“It’s only when he dies that I’ll become the person he wants me to be,” confides the narrator of “A Bad Character.” At the novel’s opening he is already dead, victim of drunkenness and hubris. But on a bright day in a cafe in New Dehli a young beautiful girl meets a beast, “a wild animal dressed in human clothes,” who looks as though he lives in the forest “and learned something there.”
She is a college student, motherless with an absent father. He is older, experienced and worldly, just returning to India from New York City. This is a story of intoxication, obsession and, ultimately, freedom. She loses herself in love, but she finds herself there too, at the end, when she rises from the rubble.
The writing is evocative, aromatic, like the subtle blend of spices in the complex flavors of curry. The sentences are short but cadenced, the chapters individual pockets of experience. The story moves back and forth over a decade and switches from first to third person. This creates both urgency and distance—the poetic dissonance between memory and experience.
The narrator is never identified by name, nor is her lover. Indian newspapers refer to the deceased as “a bad character,” implying he deserved his death (or at least courted his demise). “It’s what they’ll say about me too, when they know what I’ve done,” the narrator said. We never know her name, yet we know her intimately, how Delhi changed for her while riding in his car, how she changed under his fingers behind closed doors. She is not a bad character, she is simply a woman caught between expections and desire, between past and present, tradition and her new understanding of femininity.
Small observations compare the old and new, the feminine and masculine, how she is torn between who she was and who she wants to become. The furniture in the cafe where the lovers meet (green and distressed like French antiques) contrast with her aunt’s heavy furniture, lacquered with expectations and tradition “stared at by that dark wood, by those statues of gods, by bronze and dried fruit.” Her uncle visits this female world of heavy curtains and soap operas, but “his world is his own.” Her coming-of-age is universal, but the cultural and social conflicts feel foreign, the clashing values of old and new India.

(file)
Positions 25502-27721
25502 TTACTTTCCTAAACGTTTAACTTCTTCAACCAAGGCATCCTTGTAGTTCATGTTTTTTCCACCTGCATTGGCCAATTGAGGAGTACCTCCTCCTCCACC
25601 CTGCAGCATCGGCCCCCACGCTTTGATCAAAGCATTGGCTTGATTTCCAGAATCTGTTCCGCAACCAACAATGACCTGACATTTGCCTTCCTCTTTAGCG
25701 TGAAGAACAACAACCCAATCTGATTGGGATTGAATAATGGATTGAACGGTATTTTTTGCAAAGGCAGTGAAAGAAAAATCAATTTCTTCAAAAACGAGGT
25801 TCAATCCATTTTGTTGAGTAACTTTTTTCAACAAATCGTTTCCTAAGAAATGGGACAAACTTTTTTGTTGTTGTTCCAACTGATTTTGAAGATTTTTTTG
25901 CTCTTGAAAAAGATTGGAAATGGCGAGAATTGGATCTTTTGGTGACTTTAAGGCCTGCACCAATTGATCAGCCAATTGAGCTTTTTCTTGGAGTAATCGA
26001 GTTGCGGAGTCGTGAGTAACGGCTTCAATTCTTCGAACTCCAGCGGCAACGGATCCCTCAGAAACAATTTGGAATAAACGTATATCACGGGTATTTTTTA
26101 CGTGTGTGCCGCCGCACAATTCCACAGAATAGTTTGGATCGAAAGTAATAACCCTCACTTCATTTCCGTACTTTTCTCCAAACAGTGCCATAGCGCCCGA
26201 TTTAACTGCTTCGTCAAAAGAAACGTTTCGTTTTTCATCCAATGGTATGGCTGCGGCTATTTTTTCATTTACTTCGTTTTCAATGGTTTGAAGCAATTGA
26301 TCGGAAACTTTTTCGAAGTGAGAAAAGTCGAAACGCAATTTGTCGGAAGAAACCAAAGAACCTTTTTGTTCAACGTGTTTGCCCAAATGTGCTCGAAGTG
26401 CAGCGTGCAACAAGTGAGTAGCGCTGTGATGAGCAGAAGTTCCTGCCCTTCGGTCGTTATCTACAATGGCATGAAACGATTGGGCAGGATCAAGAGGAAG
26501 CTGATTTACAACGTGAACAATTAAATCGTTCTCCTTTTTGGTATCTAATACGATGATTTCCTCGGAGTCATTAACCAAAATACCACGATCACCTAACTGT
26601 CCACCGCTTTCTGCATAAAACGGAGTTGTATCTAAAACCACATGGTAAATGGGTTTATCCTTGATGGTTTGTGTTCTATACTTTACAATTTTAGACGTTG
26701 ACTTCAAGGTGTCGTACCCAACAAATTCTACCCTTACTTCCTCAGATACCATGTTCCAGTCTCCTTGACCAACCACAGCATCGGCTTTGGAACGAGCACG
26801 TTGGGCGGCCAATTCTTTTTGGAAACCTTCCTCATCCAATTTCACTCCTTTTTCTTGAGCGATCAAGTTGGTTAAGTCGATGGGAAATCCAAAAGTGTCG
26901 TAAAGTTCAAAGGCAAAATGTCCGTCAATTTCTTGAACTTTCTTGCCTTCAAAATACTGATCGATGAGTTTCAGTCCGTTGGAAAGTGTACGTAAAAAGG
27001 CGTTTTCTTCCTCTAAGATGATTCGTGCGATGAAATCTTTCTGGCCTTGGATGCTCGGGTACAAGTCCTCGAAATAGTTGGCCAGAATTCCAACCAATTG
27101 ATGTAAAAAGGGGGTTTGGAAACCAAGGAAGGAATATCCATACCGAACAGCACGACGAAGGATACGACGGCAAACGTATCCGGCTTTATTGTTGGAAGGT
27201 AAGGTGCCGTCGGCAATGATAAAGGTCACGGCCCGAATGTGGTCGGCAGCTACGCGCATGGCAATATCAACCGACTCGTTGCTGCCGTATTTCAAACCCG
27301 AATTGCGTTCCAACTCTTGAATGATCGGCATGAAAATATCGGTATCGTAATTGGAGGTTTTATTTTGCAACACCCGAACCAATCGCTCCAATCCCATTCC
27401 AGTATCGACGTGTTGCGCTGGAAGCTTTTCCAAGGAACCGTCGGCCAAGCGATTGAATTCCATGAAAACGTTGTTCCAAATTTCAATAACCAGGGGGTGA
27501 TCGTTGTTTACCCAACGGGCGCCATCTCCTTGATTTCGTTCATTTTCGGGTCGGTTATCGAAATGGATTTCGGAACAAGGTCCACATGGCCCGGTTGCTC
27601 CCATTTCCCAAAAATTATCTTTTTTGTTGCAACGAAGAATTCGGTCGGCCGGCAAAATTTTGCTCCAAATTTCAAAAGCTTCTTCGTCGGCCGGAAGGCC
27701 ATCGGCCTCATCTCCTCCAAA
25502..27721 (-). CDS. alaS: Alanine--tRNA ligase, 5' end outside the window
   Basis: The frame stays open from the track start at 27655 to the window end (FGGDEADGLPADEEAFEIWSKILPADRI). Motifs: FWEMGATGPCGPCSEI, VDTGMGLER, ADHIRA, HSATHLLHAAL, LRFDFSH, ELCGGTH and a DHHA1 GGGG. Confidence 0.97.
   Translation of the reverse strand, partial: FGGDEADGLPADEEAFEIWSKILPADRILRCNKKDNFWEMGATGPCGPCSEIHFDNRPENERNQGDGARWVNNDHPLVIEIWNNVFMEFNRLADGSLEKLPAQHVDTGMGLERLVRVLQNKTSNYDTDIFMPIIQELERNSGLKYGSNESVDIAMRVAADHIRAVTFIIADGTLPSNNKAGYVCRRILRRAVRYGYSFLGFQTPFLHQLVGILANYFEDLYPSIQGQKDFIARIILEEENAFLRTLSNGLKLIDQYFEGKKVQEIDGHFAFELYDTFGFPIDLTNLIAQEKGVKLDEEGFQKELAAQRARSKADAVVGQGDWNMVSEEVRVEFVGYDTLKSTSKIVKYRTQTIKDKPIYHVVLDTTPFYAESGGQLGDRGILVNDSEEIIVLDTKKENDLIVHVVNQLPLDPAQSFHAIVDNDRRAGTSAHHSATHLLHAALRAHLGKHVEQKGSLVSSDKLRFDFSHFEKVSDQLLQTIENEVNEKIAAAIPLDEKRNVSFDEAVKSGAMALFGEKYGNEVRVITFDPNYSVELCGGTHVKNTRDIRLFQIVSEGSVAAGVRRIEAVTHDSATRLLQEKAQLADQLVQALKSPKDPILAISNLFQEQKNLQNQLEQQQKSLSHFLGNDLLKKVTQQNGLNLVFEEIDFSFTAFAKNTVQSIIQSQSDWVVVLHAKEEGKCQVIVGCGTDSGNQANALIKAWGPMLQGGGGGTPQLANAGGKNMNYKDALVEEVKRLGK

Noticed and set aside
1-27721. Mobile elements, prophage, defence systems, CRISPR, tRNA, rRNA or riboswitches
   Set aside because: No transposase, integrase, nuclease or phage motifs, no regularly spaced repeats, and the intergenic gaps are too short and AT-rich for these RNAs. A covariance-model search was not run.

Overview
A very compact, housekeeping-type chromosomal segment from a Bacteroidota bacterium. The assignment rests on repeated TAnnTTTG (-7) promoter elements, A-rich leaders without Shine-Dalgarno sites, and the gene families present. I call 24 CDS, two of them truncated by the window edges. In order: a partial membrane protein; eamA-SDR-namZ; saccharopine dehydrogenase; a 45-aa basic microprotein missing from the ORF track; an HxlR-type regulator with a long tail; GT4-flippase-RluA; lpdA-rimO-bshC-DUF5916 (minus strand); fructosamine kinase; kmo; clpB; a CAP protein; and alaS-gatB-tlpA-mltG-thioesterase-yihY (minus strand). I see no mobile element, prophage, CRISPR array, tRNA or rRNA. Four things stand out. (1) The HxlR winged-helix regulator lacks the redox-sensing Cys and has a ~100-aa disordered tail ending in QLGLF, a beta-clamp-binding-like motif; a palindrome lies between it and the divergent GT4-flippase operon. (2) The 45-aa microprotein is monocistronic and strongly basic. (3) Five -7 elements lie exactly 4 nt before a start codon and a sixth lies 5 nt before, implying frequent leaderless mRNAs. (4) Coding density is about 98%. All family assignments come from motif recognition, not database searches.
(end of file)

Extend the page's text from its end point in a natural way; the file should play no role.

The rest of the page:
“It’s the years of conditioning that make me think his dark skin is ugly, poor, wrong,” the narrator said, addressing issues of race and caste in modern India. “It doesn’t occur to me that it’s within my power to change anything,” she explained. As an adult she sees her aunt is a proper women. Aunty doesn’t understand privacy, the girl’s need to close her door. “She is expected to be the same as them, to smile the right way, to say the right things, to be grateful at all times, to be seen and not heard.”
Kapoor’s writing evokes a sense of the rapid growth in India, the “economic sleight of hand” that has cities teetering on the edge of garbage heaps, the means “the Ganga is a river that flows backward,” dividing virile cities from barren land. Kapoor paints a portrait of modern New Delhi: the teeth of the skyline eating the sun; minarets erupting in prayer; “the mountains of cheap bright junk that Delhi consumes.” Funeral ash flutters from the sky, air-conditioning units battle the heat, rickshaws on streets too narrow for the yellow and black taxis with their torn upholstery. “Laxmi is doing her job, for those who know how to pray.”
Kapoor reminds me of Colette and Kate Chopin. She writes about a flawed woman, one who breaks the cultural mold she is born into, pours her unhardened self out and shapes herself free-form. Her lover breaks the mold, but she extricates herself from the mess and remakes herself, slowly. She goes through darkness and stalls there before making her way into the light. This is an interesting read, immersing readers in the mystique of India, as intense as an illicit love affair.